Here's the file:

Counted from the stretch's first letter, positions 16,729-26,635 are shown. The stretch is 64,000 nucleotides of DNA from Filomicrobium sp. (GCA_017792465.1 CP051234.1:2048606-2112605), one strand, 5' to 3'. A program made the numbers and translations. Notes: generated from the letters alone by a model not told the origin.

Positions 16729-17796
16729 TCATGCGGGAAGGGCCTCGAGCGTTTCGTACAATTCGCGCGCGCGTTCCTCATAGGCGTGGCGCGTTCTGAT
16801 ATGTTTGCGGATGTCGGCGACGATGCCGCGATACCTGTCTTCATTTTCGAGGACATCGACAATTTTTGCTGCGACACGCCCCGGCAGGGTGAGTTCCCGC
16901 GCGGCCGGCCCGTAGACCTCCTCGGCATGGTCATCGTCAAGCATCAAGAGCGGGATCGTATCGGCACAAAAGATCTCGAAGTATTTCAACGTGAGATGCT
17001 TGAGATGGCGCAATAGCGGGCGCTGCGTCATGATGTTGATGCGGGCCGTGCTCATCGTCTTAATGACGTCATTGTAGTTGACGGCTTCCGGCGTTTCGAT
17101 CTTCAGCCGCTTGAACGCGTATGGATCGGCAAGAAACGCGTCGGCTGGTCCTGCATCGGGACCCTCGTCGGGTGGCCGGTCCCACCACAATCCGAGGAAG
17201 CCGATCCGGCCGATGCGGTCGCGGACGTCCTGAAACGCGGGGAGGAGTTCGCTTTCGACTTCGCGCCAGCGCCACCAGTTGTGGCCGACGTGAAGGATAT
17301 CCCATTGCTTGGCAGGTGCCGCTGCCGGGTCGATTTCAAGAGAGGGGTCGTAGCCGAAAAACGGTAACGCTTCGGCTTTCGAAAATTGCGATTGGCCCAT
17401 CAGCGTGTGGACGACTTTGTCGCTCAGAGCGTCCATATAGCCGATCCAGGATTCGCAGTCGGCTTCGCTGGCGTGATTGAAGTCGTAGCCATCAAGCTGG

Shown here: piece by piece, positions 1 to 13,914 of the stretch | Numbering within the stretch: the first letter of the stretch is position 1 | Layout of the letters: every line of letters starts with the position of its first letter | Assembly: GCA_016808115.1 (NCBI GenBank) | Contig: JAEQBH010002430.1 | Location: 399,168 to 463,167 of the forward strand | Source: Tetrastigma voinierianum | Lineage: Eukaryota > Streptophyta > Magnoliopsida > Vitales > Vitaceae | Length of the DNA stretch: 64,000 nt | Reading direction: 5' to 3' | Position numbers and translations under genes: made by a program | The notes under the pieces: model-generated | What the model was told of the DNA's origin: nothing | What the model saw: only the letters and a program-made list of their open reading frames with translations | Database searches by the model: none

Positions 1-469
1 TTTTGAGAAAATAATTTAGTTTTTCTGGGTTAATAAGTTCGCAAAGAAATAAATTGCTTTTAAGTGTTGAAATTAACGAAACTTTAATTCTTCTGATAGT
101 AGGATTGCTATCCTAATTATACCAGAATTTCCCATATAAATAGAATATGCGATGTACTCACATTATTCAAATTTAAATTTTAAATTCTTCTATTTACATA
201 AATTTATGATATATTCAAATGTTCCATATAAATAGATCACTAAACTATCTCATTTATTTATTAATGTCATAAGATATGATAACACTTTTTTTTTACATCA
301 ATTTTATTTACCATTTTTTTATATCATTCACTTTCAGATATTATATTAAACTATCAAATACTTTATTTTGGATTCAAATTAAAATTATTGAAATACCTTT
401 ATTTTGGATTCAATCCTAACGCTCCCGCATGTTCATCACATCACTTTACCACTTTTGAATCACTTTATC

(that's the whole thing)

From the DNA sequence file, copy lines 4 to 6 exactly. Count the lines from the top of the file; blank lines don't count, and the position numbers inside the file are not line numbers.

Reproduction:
16801 ATGTTTGCGGATGTCGGCGACGATGCCGCGATACCTGTCTTCATTTTCGAGGACATCGACAATTTTTGCTGCGACACGCCCCGGCAGGGTGAGTTCCCGC
16901 GCGGCCGGCCCGTAGACCTCCTCGGCATGGTCATCGTCAAGCATCAAGAGCGGGATCGTATCGGCACAAAAGATCTCGAAGTATTTCAACGTGAGATGCT
17001 TGAGATGGCGCAATAGCGGGCGCTGCGTCATGATGTTGATGCGGGCCGTGCTCATCGTCTTAATGACGTCATTGTAGTTGACGGCTTCCGGCGTTTCGAT